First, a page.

NINE HOURS TO RAMA is an ambitious, interesting recreation of the assassination of Gandhi in 1948. Fictionalized flashbacks detail the molding of the character of his killer, played with customary intensity by Horst Buchholz.
The passion may be a bit overdone at times; fault writer Nelson Gidding and director Mark Robson as much as Herr Horst, who built a career on playing young guys with burning nerves. Robson’s direction of the other elements is decent, his $3,610,000 production a handsome one, filmed on location in India, the teeming crowds and kaleidoscope of color stamping the film with atmospheric urgency.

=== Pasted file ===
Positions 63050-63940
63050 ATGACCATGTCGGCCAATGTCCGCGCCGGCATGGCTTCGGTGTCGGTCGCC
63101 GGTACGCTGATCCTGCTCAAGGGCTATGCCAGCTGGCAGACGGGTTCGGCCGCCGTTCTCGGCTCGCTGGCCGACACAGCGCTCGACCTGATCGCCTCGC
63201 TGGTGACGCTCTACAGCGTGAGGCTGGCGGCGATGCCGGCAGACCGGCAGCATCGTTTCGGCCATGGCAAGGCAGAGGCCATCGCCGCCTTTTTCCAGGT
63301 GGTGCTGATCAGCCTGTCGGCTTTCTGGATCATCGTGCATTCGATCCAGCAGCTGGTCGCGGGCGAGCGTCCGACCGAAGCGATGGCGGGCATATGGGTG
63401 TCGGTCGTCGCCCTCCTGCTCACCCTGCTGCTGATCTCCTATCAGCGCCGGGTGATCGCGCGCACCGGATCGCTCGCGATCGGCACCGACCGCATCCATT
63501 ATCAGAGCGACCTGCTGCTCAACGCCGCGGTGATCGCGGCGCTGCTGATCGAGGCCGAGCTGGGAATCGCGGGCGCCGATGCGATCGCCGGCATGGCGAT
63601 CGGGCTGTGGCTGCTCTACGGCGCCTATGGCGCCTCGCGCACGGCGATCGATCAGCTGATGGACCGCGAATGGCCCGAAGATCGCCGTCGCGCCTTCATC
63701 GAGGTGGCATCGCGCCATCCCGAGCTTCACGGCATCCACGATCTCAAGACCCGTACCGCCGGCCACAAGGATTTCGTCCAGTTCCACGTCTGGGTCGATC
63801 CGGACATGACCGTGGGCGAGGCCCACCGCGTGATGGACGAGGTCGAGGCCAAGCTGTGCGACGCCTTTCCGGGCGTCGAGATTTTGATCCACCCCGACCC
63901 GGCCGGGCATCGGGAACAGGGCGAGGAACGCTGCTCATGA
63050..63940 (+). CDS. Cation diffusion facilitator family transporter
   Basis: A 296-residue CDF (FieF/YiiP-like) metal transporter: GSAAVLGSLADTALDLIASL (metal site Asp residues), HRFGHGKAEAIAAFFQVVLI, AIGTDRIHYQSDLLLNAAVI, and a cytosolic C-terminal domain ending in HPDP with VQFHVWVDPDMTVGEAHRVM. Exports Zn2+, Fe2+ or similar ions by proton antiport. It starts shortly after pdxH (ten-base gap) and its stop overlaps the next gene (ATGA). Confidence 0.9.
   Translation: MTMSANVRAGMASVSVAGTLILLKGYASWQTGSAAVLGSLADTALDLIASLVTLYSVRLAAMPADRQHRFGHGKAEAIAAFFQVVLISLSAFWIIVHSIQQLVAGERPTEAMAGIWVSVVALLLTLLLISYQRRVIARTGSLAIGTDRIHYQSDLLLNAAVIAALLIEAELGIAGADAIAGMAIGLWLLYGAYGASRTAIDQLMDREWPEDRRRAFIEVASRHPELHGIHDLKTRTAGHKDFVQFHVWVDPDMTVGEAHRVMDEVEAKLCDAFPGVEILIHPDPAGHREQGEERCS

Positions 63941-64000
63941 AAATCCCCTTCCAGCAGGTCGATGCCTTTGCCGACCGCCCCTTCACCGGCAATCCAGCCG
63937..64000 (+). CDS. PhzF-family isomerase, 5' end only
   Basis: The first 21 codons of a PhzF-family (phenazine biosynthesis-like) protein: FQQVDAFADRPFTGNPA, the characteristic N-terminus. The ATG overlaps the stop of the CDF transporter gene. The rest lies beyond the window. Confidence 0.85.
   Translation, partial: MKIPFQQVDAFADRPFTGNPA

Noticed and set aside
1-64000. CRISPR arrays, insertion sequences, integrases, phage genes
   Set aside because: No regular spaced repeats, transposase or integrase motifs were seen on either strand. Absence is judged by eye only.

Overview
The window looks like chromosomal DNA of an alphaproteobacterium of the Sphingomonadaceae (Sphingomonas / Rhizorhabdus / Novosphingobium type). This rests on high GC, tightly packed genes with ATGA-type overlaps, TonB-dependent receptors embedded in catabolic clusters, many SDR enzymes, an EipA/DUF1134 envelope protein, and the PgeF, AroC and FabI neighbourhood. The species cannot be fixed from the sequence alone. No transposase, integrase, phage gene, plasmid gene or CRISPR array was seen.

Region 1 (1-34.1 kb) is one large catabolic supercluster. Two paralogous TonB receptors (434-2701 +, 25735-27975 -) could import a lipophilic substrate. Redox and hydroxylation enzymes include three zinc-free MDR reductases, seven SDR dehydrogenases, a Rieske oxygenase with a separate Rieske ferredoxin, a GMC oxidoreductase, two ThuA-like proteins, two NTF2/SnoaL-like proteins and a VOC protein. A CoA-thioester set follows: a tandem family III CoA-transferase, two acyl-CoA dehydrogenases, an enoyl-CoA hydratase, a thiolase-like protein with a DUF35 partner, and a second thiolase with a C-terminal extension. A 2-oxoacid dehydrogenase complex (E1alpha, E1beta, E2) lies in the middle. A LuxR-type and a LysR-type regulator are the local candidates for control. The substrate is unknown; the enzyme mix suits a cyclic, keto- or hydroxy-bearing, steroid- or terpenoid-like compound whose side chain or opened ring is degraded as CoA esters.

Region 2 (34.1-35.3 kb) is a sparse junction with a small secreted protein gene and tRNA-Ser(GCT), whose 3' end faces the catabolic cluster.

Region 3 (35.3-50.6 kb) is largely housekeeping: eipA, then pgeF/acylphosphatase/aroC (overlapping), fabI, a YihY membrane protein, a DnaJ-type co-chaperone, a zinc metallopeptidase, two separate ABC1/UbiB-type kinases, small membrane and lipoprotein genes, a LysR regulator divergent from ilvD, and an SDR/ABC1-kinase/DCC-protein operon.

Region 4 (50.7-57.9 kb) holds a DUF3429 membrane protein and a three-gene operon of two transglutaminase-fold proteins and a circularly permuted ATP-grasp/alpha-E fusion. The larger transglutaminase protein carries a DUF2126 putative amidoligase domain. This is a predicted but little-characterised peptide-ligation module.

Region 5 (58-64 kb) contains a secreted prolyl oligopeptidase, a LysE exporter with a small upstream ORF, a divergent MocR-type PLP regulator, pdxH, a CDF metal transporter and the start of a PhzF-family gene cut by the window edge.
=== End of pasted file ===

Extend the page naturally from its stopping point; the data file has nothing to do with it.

Jose Ferrer is very good as the police supervisor on the trail of terrorism, Diane Baker does a different sort of turn as a prostitute, and others in the supporting cast are all fine, with J.S. Cashyap a remarkable lookalike of Gandhi, casting of note to those who have only seen the Indian leader as played by Ben Kingsley.
Most pleasant in the lineup is a lushly beautiful lady named Valerie Gearon (her acting is all right as well), cast as love interest to the chief fanatic. Why wasn’t this lovely talent given more of an airing by film-makers? Anyway, enjoy her here, along with the locales, as part of a fairly successful attempt to tell an adequately suspenseful story.
From 1963, running 124 minutes, with Don Borisenko, Robert Morley, Jaraj, Harry Andrews and Allan Cuthbertson. In the States, it grossed $2,900,000.